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In Case of Glass, Break Trump

The chance for the GOP to stop Trump’s nomination is narrowing rapidly.

Maybe everybody except Ben Carson should drop out. I mean, it seems as plausible as any other plan to stop the current frontleader of the GOP race for the abnomination. Whoops—too late, he’s finally bowing out. Maybe the Super PACites can hold a meeting and turn everything around? Maybe throw a Romney speech at the problem.

The junior varsity candidates tried variously to out-bully a bully, to paint him as non-conservative, and to scare their voters with tales of a Clinton victory, but it’s yielded no fruit. How should they proceed?

Maybe they can paint the leader as too potent. They can claim that a Trump victory, with America winning so much that we have to change our name to the United States of Win, would make the country complacent. Losing builds character, they could say.

Or maybe they can look to Walt Disney and promise, not a wall, boring concrete with razorwire atop? Promise a coast-to-coast rollercoaster. Get people with a thing for adrenaline pay for it! Biggest coaster ever. $20 per ride times the population of the USA is six, seven billion. Add in the T-shirt revenues and a mandatory annual pilgrimage to the coaster, they could solve our tax imbalance while they’re at it.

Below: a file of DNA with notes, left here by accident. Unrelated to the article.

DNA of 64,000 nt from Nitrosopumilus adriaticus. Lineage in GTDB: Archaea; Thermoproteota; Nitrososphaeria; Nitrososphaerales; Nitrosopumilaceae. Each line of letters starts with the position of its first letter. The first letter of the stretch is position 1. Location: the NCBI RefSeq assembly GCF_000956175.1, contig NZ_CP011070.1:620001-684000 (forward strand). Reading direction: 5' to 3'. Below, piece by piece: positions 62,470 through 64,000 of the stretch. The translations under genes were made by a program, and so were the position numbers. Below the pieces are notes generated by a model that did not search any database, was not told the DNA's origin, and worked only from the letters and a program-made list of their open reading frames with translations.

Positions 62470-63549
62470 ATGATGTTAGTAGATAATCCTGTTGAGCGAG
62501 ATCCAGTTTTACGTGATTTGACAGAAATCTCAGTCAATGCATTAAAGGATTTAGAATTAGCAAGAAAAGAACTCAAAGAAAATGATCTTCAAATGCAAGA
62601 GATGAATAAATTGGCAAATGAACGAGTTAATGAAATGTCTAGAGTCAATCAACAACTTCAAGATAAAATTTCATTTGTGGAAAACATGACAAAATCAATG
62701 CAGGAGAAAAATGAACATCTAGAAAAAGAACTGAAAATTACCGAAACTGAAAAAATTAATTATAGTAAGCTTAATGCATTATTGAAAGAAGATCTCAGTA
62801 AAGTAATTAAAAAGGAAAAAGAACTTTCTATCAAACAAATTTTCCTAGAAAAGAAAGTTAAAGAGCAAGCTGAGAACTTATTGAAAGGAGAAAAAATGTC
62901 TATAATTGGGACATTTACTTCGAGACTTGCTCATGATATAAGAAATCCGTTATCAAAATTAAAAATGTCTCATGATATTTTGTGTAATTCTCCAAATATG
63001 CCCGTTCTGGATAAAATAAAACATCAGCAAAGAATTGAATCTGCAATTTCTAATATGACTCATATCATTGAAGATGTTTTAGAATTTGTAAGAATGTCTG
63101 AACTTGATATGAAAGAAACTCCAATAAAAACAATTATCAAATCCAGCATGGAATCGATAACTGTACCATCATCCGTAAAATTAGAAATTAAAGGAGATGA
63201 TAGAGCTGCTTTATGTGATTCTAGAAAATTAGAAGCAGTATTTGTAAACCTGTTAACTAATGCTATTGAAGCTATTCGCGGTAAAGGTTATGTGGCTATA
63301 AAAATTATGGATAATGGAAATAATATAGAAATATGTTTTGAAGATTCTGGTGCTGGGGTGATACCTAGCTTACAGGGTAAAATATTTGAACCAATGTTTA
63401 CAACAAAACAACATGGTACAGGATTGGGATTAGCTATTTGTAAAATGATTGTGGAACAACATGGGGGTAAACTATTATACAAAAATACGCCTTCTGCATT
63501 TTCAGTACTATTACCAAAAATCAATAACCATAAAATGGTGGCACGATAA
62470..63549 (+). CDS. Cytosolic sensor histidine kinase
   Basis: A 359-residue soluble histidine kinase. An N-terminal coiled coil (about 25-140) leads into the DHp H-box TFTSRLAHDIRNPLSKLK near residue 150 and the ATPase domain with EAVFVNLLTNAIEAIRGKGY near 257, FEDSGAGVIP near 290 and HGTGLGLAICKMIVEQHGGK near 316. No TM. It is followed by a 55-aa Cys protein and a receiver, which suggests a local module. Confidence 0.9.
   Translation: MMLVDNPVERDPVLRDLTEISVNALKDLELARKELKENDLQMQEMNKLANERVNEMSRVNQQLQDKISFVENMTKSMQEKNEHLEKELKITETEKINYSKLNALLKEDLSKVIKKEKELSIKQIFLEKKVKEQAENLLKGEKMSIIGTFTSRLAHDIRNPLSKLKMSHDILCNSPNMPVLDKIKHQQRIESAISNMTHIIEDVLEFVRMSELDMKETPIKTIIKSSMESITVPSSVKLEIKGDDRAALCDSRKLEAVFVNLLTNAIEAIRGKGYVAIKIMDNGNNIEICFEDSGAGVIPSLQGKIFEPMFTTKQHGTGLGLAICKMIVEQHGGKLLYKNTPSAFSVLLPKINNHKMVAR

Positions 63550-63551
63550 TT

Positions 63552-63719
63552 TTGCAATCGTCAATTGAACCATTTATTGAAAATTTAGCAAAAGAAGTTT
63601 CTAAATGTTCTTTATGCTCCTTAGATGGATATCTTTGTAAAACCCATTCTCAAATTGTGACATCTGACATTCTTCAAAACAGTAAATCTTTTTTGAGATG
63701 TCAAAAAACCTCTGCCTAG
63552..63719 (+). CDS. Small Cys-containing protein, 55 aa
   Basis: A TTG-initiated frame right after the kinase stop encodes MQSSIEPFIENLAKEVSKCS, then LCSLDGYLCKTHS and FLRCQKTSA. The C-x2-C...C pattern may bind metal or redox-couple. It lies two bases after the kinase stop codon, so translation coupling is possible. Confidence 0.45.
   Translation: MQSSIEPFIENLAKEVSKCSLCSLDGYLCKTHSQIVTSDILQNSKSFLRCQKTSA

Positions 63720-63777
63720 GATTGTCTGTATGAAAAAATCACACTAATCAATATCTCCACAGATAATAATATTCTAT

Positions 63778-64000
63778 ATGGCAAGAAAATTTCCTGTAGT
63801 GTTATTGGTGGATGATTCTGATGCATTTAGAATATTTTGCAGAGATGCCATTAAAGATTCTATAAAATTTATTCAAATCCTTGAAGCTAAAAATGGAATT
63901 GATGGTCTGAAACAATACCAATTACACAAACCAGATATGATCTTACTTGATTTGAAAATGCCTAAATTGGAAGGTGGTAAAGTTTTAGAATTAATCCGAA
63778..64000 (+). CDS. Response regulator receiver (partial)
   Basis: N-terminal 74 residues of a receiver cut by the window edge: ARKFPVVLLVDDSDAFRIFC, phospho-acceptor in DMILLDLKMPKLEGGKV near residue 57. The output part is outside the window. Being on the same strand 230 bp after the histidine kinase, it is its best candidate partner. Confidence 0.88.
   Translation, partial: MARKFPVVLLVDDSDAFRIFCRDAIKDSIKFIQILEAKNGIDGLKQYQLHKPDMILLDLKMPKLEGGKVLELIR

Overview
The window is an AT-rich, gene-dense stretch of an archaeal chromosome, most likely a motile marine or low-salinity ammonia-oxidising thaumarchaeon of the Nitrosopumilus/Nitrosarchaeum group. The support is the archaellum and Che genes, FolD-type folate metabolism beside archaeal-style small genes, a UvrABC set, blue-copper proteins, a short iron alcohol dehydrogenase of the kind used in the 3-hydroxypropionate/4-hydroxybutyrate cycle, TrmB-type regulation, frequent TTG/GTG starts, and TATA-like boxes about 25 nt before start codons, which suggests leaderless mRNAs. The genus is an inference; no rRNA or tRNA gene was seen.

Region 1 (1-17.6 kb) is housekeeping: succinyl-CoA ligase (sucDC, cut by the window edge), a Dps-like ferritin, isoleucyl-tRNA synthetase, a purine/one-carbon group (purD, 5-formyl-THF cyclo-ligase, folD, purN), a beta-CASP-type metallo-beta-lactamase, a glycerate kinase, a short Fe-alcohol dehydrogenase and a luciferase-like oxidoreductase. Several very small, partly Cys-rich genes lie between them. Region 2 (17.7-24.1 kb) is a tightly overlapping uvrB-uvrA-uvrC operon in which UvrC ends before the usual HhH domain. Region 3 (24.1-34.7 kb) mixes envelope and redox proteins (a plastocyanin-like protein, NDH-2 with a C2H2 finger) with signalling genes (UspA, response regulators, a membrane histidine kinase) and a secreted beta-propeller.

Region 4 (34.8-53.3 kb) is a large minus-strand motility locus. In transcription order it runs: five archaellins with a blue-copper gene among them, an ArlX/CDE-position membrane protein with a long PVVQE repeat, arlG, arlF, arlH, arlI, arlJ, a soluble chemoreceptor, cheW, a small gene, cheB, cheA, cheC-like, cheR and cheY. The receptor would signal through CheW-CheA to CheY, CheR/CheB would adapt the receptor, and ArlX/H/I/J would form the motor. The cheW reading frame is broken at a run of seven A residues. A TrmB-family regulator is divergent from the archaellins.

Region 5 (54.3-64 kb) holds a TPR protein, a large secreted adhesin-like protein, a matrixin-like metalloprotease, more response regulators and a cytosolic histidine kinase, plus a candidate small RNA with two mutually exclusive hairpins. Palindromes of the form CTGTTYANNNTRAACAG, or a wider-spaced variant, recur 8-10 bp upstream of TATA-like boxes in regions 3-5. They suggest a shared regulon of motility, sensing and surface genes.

Okay, maybe not. They hate mandates. What else is there, though?

What’s that? Behind the glass? A book of new talking points and policies. The risk of alienating their base (who have already defected to join the Trumpercoaster wing). The risk of sounding reasonable on issues from immigration to abortion to tax to climate. Nah, too much like the Churchill quote (‘… after they’ve tried everything else.’).

They have no strong way to get Kasich to drop out. States from Super Tuesday where either Kasich or Carson could be described as spoiler:

  • Virginia
  • Arkansas

But you can’t pin it on either one, as if Rubio had gotten either’s votes in Virginia he would have won; same for Cruz in Arkansas. But with Carson leaving, Kasich may be harder to oust: he did get some silver medals, and he can say that Carson, the spoiler, is gone. But Carson’s small share may not go all to Cruz or Rubio.

Cruz and Rubio have their horns locked together (in the contests, if not the debates) even as they feebly kick in Trump’s direction. And even if they all ganged up on Trump, it doesn’t appear that the voters would change their minds that much.